My own thoughts--for me.
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Sunday, January 25, 2004

Cover Guys 

Presidential politics is a beauty contest, in more ways than one. I'm not thinking of how much focus groups like a thick head of hair. I'm thinking about John Maynard Keynes famous remark about the stock market: "Speculation is like being a judge in a beauty contest where the objective is not to pick the prettiest girl, but the girl the other judges pick." Funny and important about stock markets, it's not generally applicable to politics. We each have an interest in affecting the outcome in our direction, less on guessing what will win. On the other hand, in primary elections such as those in the U.S., there is a bit of the Keynes beauty contest too.

Suppose, hypothetically, that I would much rather have any of the leading contenders for the Democratic nomination become president than George W. Bush being reelected. I can best promote that result by promoting the chances of whichever Democratic seems to me likely to seem loveliest to the voters in the general election. And to do that I would need to put aside my own preferences (once I had settled on preferring all Democrats to Bush) and concentrate on the preferences of other people: Which of these Democrats is most likely to win against Bush? Suddenly, even if, hypothetically, I am strongly against our involvement in Iraq, Kerry and Clark talking tough suits my purposes. Even if I am against the increased role of religion in public discourse, suddenly Lieberman's moderate Bible thumping is an advantage. In fact, if the general election seemed likely to favor a little racism, then I would best promote the Dems victory by promoting a candidate with the effective amount of racism. OK, now you're scaring me.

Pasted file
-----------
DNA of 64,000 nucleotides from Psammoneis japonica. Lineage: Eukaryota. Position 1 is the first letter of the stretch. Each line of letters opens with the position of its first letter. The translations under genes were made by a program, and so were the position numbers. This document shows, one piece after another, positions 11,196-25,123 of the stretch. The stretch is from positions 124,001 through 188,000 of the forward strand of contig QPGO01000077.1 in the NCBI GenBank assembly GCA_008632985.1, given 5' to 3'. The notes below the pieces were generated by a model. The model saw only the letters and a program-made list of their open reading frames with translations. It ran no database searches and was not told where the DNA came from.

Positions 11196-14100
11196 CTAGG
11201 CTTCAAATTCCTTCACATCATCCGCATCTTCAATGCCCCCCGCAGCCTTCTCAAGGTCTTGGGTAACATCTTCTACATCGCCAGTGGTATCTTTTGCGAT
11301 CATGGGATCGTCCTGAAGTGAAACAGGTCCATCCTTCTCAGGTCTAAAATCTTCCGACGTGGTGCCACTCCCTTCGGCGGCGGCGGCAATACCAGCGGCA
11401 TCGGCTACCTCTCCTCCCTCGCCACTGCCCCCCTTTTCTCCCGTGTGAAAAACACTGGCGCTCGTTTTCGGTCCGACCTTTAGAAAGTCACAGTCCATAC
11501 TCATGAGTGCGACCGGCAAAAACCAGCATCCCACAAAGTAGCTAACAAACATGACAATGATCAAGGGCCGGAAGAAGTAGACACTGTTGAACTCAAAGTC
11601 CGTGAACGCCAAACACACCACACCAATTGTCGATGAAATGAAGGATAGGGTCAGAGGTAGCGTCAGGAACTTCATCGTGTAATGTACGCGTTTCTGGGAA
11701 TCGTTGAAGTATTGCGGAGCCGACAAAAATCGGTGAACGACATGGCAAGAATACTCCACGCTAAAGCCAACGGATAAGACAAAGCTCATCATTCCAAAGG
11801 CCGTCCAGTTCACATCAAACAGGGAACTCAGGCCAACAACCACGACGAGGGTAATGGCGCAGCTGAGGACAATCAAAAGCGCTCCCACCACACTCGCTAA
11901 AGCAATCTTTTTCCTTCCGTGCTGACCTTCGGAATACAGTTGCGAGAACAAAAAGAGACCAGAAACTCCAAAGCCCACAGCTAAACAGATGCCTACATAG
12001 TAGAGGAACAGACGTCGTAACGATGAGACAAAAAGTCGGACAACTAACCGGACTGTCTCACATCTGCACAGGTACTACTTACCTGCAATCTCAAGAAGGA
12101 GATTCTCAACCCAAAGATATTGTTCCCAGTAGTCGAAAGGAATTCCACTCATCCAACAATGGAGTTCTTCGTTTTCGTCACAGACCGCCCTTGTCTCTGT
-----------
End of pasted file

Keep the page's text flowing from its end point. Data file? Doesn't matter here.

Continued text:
This raises a few questions in my mind. One is whether it is always permissible to vote in whatever way will best promote your candidate (even assuming there is nothing wrong with your candidate). One example I like here is the case where I could legally vote in the primary of the party I oppose, in which case my own party's interests are best served if I do my best to get the nomination for a candidate my party can beat in the general election. Call me puritanical, but I think this is unethical, even if it violates no institutional or legal rules. If so, there are cases where promoting the best political outcome (philosophers: I mean best in the agent-neutral sense) is nevertheless wrong. And then it's not at all obvious that the beauty contest approach to the primary is ethical, even if it is the most effective way to oppose Bush. I'm not sure, but it's not obvious.

Another question about the beauty contest approach is whether we, the voters, have any real competence on the question of what is likely to succeed in the general election This is a very different question from the question of which candidate is likely to be the best president. I'm not saying that we voters are really very good at either of those questions (I'm avoiding that issue), but the difference between those two questions still seems to me to be important in thinking about how people ought to use their votes.

My family and I recently played a game in an art museum. In each room we take some time to look around, then gather in the center. On the count of three we each point to the painting we expect to be the most popular amongst us. Then, again on the count of three, we each point to our own favorite. (This is a great game, slightly modified from one my sister's family plays. It stimulates better thought and conversation about the art, at least in a group with ages ranging from 10 to 45, then you're otherwise likely to get.) The game is relevant here for at least this observation: we were all terrible at guessing what would be the most popular. Good thing nothing much hung on our predictions. For example, our errors weren't responsible for eliminating the best work from consideration for no good reason. Can we say the same for the beauty contest approach to voting in primaries?

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